Thèse soutenue

FR
Auteur / Autrice : Stacy A. Krueger-Hadfield
Direction : Myriam ValeroJuan Correa
Type : Thèse de doctorat
Discipline(s) : Diversité du Vivant
Date : Soutenance en 2011
Etablissement(s) : Paris 6 en cotutelle avec Pontificia universidad católica de Chile (Santiago de Chile)

Mots clés

FR

Résumé

FR  |  
EN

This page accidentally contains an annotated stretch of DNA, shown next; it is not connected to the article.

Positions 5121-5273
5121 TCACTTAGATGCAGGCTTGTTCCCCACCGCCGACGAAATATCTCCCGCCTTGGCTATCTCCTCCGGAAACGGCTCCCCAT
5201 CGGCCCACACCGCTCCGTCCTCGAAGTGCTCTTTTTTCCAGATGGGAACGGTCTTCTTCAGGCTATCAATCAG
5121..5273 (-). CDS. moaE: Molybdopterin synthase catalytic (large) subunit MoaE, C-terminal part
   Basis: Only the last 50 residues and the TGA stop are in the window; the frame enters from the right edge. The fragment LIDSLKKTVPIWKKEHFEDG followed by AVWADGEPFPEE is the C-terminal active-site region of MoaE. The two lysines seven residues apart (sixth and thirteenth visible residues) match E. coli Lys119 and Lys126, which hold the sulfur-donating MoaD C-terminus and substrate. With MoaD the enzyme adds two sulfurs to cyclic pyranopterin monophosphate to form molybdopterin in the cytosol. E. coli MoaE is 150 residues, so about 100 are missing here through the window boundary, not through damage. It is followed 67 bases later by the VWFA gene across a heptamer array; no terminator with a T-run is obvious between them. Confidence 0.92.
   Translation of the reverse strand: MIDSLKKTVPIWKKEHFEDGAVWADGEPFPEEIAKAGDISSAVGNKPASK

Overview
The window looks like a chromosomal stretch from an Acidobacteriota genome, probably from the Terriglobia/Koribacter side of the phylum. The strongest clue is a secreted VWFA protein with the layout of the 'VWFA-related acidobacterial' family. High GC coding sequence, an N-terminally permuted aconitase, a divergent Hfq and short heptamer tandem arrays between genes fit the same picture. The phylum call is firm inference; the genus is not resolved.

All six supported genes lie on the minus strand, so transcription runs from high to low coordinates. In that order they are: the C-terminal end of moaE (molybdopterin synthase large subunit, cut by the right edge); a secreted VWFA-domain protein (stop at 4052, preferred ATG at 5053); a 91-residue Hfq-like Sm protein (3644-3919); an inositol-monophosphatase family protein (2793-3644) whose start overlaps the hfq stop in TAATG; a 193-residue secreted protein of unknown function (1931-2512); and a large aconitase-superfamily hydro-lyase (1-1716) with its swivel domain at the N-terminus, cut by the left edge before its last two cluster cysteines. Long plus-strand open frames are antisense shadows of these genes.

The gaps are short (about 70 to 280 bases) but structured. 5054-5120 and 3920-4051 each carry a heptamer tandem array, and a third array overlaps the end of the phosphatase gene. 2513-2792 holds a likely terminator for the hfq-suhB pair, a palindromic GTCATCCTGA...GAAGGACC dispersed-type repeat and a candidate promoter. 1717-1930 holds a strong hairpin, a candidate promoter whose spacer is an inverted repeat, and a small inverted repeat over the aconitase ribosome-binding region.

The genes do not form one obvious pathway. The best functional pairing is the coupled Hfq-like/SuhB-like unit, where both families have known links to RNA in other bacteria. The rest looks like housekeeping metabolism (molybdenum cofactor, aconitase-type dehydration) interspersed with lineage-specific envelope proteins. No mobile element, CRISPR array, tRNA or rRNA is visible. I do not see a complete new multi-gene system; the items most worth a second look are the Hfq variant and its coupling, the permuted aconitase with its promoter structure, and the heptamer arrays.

The study of population genetic structure by elucidating the movement of genes at a range of spatial scales provides insight into microevolutionary patterns and processes. The purpose of this study was to explore these processes in the intertidal red alga Chondrus crispus. The life cycle of C. Crispu alternates between free-living diploid tetrasporophytes and free-living haploid gametophytes and many of the populations surveyed have been found to be gametophyte-biased. The aims of the thesis were to explore the consequences of the alternation of haploid and diploid individuals on the patterns of mating system, propagule dispersal and differential responses to endophytic infections. C. Crispus reproduces mainly sexually, where high levels of intergametophytic selling were using direct (paternity analyies) and indirect (F-statistics) methods. The unique pattern of genetic structure was characterized by (i) strong intergametophytic selfing, (ii) a significant effect of the shore seascape and (iii) the absence of isolation by distance at a larger scale. In the field, populations which exhibited less infection were found to be closer to equilibrium frequency suggesting differential susceptibility may play an important role in haploid to diploid ratios. Cross infection experiments showed that tetrasporophytes were more susceptible to infection. The effect of this seascape shaping gene movement between high and low locations within the intertidal was established and is supposed t favor local adaptation. Further studies are needed to understand more about the process of local adaptation as well as the effect of haploid and diploid dispersal on genetic structure